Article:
It’s normal when visiting a building for the purpose of reviewing it that the architect offers to show you round. This is generous of them and may avoid the risk of your accidentally looking at (and writing about) the wrong building. However, it comes with a risk: that one gets to hear the architect’s own version of what the building is rather than working it out for oneself. It may be better to decline, preferring instead just to encounter the object of the exercise in the way that most people will discover it. The issue hinges around the question of whether one looks at a work of architecture as a narrative or text, or whether it is more properly viewed as a spatial work, to be experienced largely visually.
Quite a lot has been written about this in the last few decades and, early on in The Republic, within the chapters on education, no less an authority than Plato remarks that, “Our first business is to supervise the production of stories, and choose only those we think suitable”. But, while the development of narratives about architecture is something which human nature almost inevitably leads people to do, there is no need to assume that, just because an object can generate a narrative, this is what’s important about it. A stranger may well tell you that the plastic comb he is showing was given to him by Elvis but it’s still a comb and a more important issue might be whether it’s useful for arranging one’s hair.
What might one look for in a building anyway? There are likely to be at least three questions: What is the architect trying to achieve? What skills have been displayed? And what social purpose underpins the conception? Certainly, a major university building raises the issue of what a university is and of how its buildings might represent its primary functions. This is an instrumental view of architecture and of course it represents some sort of a narrative – which proves how resistant to suppression narratives are.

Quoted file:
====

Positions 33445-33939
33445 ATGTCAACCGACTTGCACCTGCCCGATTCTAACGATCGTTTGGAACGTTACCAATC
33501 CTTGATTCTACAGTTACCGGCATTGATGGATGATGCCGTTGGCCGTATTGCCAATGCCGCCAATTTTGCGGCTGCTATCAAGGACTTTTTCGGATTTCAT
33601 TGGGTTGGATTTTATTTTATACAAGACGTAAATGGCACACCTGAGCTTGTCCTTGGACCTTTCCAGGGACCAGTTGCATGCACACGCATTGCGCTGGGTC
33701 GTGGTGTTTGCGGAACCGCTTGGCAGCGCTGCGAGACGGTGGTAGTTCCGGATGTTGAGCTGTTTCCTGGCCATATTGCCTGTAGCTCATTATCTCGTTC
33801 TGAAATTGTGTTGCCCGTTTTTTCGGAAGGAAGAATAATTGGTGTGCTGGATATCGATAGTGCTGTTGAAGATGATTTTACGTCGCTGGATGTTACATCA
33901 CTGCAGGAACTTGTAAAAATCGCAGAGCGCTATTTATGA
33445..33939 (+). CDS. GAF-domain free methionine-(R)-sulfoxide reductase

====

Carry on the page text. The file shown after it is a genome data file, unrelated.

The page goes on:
So, a review requires a narrative and, since the accompanying photographs will reveal what the building’s visual qualities are, this one starts with some thoughts about the space of education. Returning to Plato, one notes that he gives some emphasis to the influence of the physical environment. “Architecture,” he says – including it with the graphic arts – contains both “beauty and ugliness, but ugliness is akin to poor-quality expression and character… We must issue orders to all artists and craftsmen, and prevent them portraying… meanness, or ugliness in… architecture, or any work of art.” To fail in this duty, he asserts, will result in serious cumulative psychological damage. As to what a university is, there are some prominent guides. Milton, in his essay On Education of 1644, speaks of it as a place dedicated to the good of mankind and the development of character, both of them noble goals. He is also aware of the importance of a sense of place since knowledge and the located culture within which it arises are linked. Cardinal Newman, in his series of discourses On the Scope and Nature of University Education of 1852, writes of the advancement of Universal Knowledge (which he capitalises) and the cultivation of the feelings (which he italicises), both of which are admirable sentiments.